41
Q

Should it become necessary to handprop an airplane engine, it is extremely important that a competent pilot

A

be at the controls in the cockpit.
It is extremely important that a competent pilot be at the controls in the cockpit because of the hazards involved in hand propping.
Airplane Flying Handbook Ch. 2

42
Q

With regard to carburetor ice, float-type carburetor systems in comparison to fuel injection systems are generally considered to be

A

more susceptible to icing.
Float-type carburetors are more prone to carburetor ice than fuel injection systems. In a fuel injected system, mixing of the fuel & air occurs just prior to the intake valve or in the cylinder. The cooling effect of fuel vaporization has less influence.
Pilot’s Handbook of Aeronautical Knowledge Ch. 7

43
Q

What is pressure altitude?

A

The altitude indicated when the barometric pressure scale is set to 29.92.
Pressure altitude is indicated when the altimeter setting window (barometric scale) is adjusted to 29.92” Hg.
Pilot’s Handbook of Aeronautical Knowledge Ch. 8

44
Q

(Refer to figure 3.) Which altimeter(s) indicate(s) more than 10,000 feet?

A

1 and 2 only.
The shortest hand indicates tens of thousands of feet. The middle length hand represents thousands of feet and the longest hand indicates hundreds of feet. The shortest hand is past 10,000’ on altimeters 1 & 2.
Pilot’s Handbook of Aeronautical Knowledge Ch. 8

45
Q

How is engine operation controlled on an engine equipped with a constant-speed propeller?

A

The throttle controls power output as registered on the manifold pressure gauge and the propeller control regulates engine RPM.
On an engine equipped with a constant-speed propeller, throttle controls the power output registered on a manifold pressure gauge and the propeller control regulates the engine RPM.
Pilot’s Handbook of Aeronautical Knowledge Ch. 7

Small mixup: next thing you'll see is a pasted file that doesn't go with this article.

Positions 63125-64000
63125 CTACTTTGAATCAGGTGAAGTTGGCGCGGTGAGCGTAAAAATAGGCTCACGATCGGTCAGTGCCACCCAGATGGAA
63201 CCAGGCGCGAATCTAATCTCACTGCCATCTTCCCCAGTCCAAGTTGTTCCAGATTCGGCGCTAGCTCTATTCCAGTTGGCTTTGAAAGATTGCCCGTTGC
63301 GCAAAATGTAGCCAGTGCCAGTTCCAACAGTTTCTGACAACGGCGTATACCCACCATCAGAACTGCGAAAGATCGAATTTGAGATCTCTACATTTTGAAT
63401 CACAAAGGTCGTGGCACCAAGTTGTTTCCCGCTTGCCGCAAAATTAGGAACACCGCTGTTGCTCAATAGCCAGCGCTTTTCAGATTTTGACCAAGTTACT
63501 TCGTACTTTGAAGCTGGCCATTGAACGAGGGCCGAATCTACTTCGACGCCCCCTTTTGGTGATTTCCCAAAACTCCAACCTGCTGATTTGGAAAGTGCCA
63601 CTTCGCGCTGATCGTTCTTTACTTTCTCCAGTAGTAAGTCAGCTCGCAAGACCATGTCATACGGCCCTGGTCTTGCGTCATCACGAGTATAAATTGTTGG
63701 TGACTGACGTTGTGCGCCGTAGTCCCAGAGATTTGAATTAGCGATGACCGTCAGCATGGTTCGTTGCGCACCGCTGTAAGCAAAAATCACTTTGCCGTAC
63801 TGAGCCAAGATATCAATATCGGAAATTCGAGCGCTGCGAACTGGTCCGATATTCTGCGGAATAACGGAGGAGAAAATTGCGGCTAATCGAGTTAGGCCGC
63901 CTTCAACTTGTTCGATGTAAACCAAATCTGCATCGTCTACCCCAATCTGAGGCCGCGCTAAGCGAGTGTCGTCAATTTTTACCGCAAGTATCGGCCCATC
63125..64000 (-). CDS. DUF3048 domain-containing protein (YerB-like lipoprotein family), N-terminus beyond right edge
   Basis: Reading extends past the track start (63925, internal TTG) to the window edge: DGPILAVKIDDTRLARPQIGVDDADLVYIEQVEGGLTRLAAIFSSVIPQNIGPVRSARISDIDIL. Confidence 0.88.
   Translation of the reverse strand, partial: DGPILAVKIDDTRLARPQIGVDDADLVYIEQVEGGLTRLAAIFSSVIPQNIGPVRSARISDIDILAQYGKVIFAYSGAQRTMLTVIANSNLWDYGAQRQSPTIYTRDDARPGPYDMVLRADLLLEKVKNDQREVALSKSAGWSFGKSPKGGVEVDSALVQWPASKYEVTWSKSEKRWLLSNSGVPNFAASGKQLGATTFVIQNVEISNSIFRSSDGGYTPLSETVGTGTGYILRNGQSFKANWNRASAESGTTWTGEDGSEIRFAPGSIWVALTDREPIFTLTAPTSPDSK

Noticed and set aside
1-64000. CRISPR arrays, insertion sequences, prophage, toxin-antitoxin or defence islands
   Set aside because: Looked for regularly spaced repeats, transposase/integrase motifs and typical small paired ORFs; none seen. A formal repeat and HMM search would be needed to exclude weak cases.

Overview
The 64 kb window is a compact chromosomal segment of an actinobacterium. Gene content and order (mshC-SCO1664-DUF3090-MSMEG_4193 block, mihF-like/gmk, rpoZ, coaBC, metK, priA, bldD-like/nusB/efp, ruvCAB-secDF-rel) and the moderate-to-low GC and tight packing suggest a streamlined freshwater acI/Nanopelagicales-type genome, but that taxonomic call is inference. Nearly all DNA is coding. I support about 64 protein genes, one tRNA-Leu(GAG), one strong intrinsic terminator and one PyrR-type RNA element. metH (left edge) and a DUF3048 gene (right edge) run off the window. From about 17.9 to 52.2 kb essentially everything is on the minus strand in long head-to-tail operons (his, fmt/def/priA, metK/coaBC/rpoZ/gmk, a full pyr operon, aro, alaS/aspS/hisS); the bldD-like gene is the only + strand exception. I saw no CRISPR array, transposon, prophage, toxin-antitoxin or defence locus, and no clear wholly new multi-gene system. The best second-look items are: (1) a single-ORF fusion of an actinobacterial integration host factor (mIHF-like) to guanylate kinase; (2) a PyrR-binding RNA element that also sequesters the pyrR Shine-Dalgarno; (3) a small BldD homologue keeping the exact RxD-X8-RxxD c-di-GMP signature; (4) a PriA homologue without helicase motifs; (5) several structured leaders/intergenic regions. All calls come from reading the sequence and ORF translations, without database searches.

46
Q

What is one procedure to aid in cooling an engine that is overheating?

A

Enrichen the fuel mixture.
A rich mixture will usually tend to cool the engine. Leftover fuel, caused by a rich mixture, absorbs some heat from the cylinders, resulting in a cooler engine.
Pilot’s Handbook of Aeronautical Knowledge Ch. 7

47
Q

As altitude increases, the indicated airspeed at which a given airplane stalls in a particular configuration will

A

remain the same regardless of altitude.
Indicated airspeed is dependent on the amount of ram air pressure entering the pitot tube. Regardless of an aircraft’s altitude, the indicated airspeed for a particular maneuver remains the same.
Pilot’s Handbook of Aeronautical Knowledge Ch. 8

48
Q

One of the main functions of flaps during approach and landing is to

A

increase the angle of descent without increasing the airspeed.
Flaps increase lift (with an increase in induced drag) enabling the pilot to make steeper approaches without an increase in airspeed.
Pilot’s Handbook of Aeronautical Knowledge Ch. 6

49
Q

On aircraft equipped with fuel pumps, when is the auxiliary electric driven pump used?

A

In the event engine-driven fuel pump fails.

The auxiliary or “boost” pump is used as a backup for the engine-driven pump.

Pilot’s Handbook of Aeronautical Knowledge Ch. 7

50
Q

Why are reciprocating engines preferred over other types for small aircraft.

A

They are less expensive to operate and they are simple in design.
Most small aircraft are designed with reciprocating engines. reciprocating engine technology has improved dramatically over the past two decades.
Pilot’s Handbook of Aeronautical Knowledge Ch. 7

51
Q

(Refer to figure 4.) Which color identifies the power-off stalling speed in a specified configuration?

A

Lower limit of the green arc.
The lower limit of the green arc represents the aircraft’s power-off stalling speed.
Pilot’s Handbook of Aeronautical Knowledge Ch. 8

52
Q

What is true altitude?

A

The vertical distance of the aircraft above sea level.
True altitude is the true vertical distance of the aircraft above sea level. It is the actual altitude of the aircraft.
Pilot’s Handbook of Aeronautical Knowledge Ch. 8

53
Q

Which factor would tend to increase the density altitude at a given airport?

A

An increase in ambient temperature.
The primary factor that would tend to increase density altitude at a given airport is an increase in ambient temperature. The hotter the air temperature, the less dense the air. This is equivalent to increasing density altitude.
Pilot’s Handbook of Aeronautical Knowledge Ch. 10
Aviation Weather (AC 00-6) Ch. 3

54
Q

If a pilot changes the altimeter setting from 30.11 to 29.96, what is the approximate change in indication?

A

Altimeter will indicate 150 feet lower.